Within seven days of completing their purchase of the park home the buyer must complete and send to the site owner a ‘Notice of Assignment’, which must tell the site owner the name of the buyer(s) and the names of anyone else who intends to live in the park home with them, the date when the agreement was assigned, the price paid for the park home, the amount of commission payable to the site owner, and the seller’s forwarding address.
Step 6: (New and existing agreements)
After receiving the Notice of Assignment, the site owner should tell the buyer the details of the bank account where they want the commission to be paid – the buyer must then pay the commission to the site owner within seven days of these details being provided.
The Leasehold Advisory Service (LEASE) receives many enquires relating to the buying and selling process. Among the most common questions are those that follow…
Q: I bought my park before 26 May 2013 in England (or 1 October 2014 in Wales) and now want to sell it. Is there a procedure that I must follow?
A: Yes. Agreements commenced before 26 May 2013 (or 1 October 2014 in Wales) which have not been assigned or transferred since 26 May 2013 (or 1 October 2014 in Wales), are defined as ‘Existing Agreements’ and the procedure set out above must be used.
Q: What if my park home agreement started after 26 May 2013?
A: If the occupation agreement commenced after 26 May 2013 or 1 October 2014 in Wales, or started before that date but has been assigned since 26 May 2013 or 1st October 2014 in Wales, it will be a ‘New Agreement’. In that case, the buyer and seller should follow all of the steps set out above except for steps 2 and 3, as the seller under a New Agreement does not need to give any prior notice of sale to the site owner.
Q: What if I want to gift my park home?
A: Where the park home owner wants to give their park home to a member of their family they must follow the procedure set out above (depending on whether the agreement being transferred is an ‘Existing’ or a ‘New’ agreement), except that rather than using the Notice of Proposed Sale form for an Existing Agreement the park home owner should instead send the site owner a “Notice of Proposed Gift” form. The site owner is entitled to ask the park home owner for proof that the proposed donee is a member of the donor’s family. There is also no commission payable to the site owner on a gift of a park home.
Q: Where can I get these forms?
A: All of the prescribed forms referred to in this article can be downloaded free of charge from the Forms section of LEASE Park Homes Advice website.
Q: Is there recent case law on the buying and selling process?
A: In the recent Upper Tribunal (Lands Chamber) case Elleray v Bourne  UKUT 0003 (LC), it was held that there was no rule that, in every mobile home sale, the commission was to be paid from the purchase price; the agreement between the parties could provide otherwise. The Upper Tribunal also found that the wording of the standard assignment form prescribed by the Mobile Homes (Selling and Gifting) (England) Regulations 2013 was contradictory, and, for it to make sense, the phrase ‘from the purchase price’ had to be disregarded. The dispute arose because, while the buying and selling forms indicated that £145,000 was the price to be paid by buyer and that the sum of £14,500 was to be deducted from the sale price and paid directly to the site owner’s bank following completion of the sale and the assignment of the pitch agreement, the Assignment form indicated that £145,000 was to be paid for the mobile home and that the seller was to keep the whole of this sum, while it was for buyer to pay the commission of £14,500 to the site owner. The earlier forms had been made ‘subject to contract’ and this operated to prevent either party becoming bound by terms agreed in principle. The result was that the 10 per cent commission had to be paid by the buyer to the site owner and the seller was entitled to the full purchase price without deduction.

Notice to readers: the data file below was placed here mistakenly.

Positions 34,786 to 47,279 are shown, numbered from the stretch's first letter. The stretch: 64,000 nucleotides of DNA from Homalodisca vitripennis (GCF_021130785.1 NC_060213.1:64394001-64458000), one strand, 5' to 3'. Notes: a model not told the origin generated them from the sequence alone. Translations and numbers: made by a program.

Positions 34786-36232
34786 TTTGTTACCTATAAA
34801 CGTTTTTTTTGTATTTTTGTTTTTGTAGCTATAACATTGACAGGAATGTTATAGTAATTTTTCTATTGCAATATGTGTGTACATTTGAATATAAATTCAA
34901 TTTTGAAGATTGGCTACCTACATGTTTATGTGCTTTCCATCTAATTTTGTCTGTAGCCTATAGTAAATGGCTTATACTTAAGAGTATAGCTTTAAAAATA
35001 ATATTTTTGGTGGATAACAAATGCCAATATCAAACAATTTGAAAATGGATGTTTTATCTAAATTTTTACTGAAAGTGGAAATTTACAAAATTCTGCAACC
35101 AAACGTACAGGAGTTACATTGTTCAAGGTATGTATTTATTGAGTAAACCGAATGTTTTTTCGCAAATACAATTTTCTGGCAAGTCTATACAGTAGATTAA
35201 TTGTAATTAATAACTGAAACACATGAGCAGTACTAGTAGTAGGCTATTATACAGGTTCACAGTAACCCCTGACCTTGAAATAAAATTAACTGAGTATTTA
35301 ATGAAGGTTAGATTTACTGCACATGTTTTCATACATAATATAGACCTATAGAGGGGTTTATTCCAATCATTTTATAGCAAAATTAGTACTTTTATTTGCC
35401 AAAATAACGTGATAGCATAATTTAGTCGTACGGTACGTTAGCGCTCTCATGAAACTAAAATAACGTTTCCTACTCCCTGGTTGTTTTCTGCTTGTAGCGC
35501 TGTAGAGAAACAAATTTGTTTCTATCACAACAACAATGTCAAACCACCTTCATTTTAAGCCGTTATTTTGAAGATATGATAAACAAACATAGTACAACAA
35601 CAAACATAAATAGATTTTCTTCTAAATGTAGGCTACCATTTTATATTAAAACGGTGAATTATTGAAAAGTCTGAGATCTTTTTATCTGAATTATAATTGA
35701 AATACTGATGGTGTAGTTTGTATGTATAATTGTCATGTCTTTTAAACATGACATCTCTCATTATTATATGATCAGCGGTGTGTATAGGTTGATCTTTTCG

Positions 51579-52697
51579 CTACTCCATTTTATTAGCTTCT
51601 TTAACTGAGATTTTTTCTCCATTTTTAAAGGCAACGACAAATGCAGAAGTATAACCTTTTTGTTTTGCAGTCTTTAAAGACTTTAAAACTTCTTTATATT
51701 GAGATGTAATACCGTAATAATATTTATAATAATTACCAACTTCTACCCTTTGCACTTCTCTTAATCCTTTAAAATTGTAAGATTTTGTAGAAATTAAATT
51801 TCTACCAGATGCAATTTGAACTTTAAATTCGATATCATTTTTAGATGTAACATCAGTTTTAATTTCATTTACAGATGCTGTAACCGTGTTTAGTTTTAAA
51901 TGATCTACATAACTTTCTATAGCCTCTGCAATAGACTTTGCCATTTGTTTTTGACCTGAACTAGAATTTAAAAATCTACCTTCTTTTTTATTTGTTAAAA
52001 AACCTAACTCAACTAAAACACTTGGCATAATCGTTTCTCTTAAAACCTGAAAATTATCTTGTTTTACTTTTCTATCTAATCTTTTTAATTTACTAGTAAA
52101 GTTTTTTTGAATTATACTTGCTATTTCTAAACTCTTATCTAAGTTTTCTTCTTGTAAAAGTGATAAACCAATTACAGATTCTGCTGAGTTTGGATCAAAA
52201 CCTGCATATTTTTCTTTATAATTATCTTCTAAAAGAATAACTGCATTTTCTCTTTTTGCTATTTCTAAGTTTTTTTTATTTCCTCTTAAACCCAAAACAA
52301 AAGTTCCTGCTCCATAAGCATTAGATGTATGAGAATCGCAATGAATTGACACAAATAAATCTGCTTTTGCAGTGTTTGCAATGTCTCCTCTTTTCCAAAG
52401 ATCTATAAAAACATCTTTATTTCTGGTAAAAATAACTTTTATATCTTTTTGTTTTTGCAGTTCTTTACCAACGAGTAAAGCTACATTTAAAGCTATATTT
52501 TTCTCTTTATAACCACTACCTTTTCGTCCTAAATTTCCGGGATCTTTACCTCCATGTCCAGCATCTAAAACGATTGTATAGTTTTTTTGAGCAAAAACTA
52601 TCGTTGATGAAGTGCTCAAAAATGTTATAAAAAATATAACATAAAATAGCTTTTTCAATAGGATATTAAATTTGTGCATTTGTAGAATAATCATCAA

It was commented that, on the facts of the case, there would have been a strong claim for rectification of the Assignment Form to bring it into line with parties’ shared intention but that the First Tier Tribunal did not have power to grant the remedy of rectification so as to correct a defective instrument and make it accord with the true bargain reached between contracting parties. The case rather highlights that the buying and selling procedure is not without pitfalls.
Q: What about sales by the site owner? Does the buying and selling process outlined above apply?
A: The procedures set out above do not apply where someone is buying a park home direct from the site owner. This article does not cover direct purchases but it should be noted that a site owner cannot make it a condition that a park home on a protected site once purchased should be sold through the site owner. If site owners seek to impose such a condition, residents should report the matter to the Council and/or seek legal advice.
Q: Do I need to use a solicitor?
A: Although using professionals such as solicitors and surveyors is not compulsory for park home transactions, both the Government and LEASE strongly recommend that buyers and sellers seek their own independent legal advice from a specialist in park homes before deciding whether or not to proceed advice avoid issues.